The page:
Life does not know about the pages of the calendar. There is nothing about the experiences you are having (happy, sad or tiring) that are specifically tied to a time of year. There is nothing about the calendar flipping from one time period to the next that makes your experience change. There is no magic time genie that looks and says, “Wow she had a long year with some challenging experiences but all of those challenges will disappear as soon as it is a new year.” Life does not work that way. Life brings what it will bring and your job is to celebrate the good and to meet the challenges to the best of your abilities.

You do not need the date to change; you need to make a change. If you are feeling worn out, then you need to rest. If you are looking forward to ending an assignment, then you need to evaluate why you are happy to end that assignment. That is true ALL of the time; you don’t need to wait until month end, quarter end or year-end for this to be true.

Marking time is something very convenient we do as human beings. It is good to recognize seasons and special dates and milestones. And celebrating the New Year can be lots of fun. And looking back over the past year can provide valuable insights. But to view a new month, quarter or year as some kind of magical completion date at which you will no longer be ill or tired or have difficulties; that my friends is working toward a false deadline.

 

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How to Survive Your Office Holiday Party

9networking-tips_pmstudentheader

It’s that time again, peace on earth and good will to all.  Or at least it would be if you were not worried about those darned office parties.  What are they anyway?  Are they work or are they parties?  Here are some tips to help you navigate the maze of professional pitfalls that lurk behind that innocent invitation to celebrate with your co-workers.

Keep these tips in mind and emerge with your reputation clearer and stronger that ever before.

9networking-tips_pmstudent2

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Resilient, the word for the day is Resilient

Bend do not break and move forward.

Bend do not break and move forward.

The team had just suffered a crushing blow. They had been competing for a specific contract for months. They wrote an amazing response to the RFP (request for proposal) and made it into the top five and then into the top two. When their potential new customers asked them to build a prototype, they rose to the challenge and provided a high-quality prototype and held an exceptional demonstration session. And yet, they lost the contract.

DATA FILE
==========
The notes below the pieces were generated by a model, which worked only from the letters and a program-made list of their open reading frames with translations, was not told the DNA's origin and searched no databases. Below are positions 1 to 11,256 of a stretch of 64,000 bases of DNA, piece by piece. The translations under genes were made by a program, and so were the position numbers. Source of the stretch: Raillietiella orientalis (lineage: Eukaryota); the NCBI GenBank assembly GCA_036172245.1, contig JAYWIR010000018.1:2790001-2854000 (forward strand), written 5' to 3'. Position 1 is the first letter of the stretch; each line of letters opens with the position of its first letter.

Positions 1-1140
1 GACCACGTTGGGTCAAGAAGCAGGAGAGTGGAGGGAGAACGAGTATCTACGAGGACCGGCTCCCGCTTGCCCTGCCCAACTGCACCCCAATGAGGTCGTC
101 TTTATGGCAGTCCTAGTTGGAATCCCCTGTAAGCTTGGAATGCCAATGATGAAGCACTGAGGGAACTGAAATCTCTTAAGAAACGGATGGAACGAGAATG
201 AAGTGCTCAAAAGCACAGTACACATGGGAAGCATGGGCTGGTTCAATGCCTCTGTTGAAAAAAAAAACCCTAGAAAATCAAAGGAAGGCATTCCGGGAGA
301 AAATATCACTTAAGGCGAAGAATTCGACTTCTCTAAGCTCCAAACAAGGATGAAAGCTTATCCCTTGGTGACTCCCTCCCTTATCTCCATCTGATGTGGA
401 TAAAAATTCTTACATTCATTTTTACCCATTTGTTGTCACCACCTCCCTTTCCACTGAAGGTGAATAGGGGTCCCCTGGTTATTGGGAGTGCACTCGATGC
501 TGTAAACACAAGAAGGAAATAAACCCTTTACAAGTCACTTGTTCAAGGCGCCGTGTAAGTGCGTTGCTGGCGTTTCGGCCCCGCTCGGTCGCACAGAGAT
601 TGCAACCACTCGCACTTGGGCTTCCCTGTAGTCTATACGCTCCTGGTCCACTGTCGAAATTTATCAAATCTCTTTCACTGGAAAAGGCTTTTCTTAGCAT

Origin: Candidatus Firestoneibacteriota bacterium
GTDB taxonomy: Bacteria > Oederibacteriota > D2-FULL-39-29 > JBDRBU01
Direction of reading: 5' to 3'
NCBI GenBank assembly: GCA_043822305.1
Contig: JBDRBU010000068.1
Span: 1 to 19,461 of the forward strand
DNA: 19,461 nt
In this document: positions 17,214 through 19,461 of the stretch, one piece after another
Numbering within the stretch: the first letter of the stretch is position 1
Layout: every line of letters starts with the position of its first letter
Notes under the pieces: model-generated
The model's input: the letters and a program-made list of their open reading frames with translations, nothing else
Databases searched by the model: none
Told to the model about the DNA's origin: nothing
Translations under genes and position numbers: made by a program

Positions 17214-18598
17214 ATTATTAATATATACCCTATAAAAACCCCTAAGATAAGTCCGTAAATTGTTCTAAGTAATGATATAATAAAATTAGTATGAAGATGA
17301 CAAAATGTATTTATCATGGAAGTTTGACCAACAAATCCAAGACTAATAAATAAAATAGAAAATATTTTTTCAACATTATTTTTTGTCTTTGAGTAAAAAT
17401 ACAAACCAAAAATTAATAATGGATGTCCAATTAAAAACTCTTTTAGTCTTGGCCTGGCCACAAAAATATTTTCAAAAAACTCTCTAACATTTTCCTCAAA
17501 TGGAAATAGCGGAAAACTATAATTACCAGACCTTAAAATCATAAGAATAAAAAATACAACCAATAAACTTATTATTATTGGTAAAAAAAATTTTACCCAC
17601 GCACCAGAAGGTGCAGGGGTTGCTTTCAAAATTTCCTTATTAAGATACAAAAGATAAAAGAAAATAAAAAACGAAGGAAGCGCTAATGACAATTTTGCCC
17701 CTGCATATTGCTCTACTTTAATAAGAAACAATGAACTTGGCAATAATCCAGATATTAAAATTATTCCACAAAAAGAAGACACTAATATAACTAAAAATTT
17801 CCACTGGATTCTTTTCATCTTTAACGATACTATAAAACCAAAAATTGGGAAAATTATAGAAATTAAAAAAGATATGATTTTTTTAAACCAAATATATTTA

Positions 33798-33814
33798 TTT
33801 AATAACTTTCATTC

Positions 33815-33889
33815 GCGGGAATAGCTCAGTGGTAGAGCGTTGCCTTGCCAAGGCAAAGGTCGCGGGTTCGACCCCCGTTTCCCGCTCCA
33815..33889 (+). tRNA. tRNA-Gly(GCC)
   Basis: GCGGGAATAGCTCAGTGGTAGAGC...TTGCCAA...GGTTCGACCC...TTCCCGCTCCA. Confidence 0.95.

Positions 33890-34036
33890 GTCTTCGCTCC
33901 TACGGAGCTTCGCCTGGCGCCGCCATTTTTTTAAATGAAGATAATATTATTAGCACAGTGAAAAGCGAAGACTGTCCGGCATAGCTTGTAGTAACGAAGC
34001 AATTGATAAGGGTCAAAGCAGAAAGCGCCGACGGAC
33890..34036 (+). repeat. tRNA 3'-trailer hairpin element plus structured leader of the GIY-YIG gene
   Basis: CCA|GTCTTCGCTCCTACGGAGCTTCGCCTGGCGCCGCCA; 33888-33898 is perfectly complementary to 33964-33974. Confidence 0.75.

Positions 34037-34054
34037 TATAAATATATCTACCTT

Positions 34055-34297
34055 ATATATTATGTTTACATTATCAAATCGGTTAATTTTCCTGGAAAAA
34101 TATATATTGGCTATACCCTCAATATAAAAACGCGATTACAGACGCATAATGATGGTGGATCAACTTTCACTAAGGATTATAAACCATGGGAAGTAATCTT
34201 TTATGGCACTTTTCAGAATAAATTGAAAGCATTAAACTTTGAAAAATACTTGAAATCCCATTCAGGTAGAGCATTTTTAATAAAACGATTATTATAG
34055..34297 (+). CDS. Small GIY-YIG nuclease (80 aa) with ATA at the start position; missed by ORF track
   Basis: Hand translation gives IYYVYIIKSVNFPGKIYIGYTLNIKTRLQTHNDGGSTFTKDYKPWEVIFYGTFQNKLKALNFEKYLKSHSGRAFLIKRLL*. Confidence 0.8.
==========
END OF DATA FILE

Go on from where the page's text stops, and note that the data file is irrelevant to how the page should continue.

The reason they were given was that the other team came up with some additional requirements that were not requested in the initial RFP.

The competing team provided an upgraded version of the prototype.

As Mary Carol gathered the team around to discuss the loss, strong feelings began to surface. Some team members were angry and felt that the process had been unfair. Others were mad at themselves and others for not expanding the requirements. One person started to say, “I told you so.” Mary Carol let them vent. Eventually they realized that she was just sitting there watching them. The team fell silent and stared at her expectantly. They did not know if she was angry, if she would chastise them, they waited.

Finally she spoke. “I have an assignment for all of you and it is due in two hours.” The quality control lead interrupted her by saying, “I know, you want us to come back with our lessons learned, our what we could have done to prevent this.” “There will be time for that later.” Mary Carol replied. “What I want you to do right now is go back to your desks and by yourselves consider what it means to be resilient. Meet me back here in two hours with your thoughts on resiliency.”

Two hours later the team came back together. While one or two were still puzzled by this unconventional assignment. Most of them embraced it, many of them bringing quotes to help them express their understanding of resilience. Like the assignment, some of these quotes were unconventional:

“Sometimes Grace comes in the form of a punch in the face.” Mary Elder

And

“Inside of a ring or out, ain’t nothing wrong with going down. It’s staying down that’s wrong.” Muhammad Ali

Other quotes were more traditional:

A good half of the art of living is resilience.”  Alain de Botton

And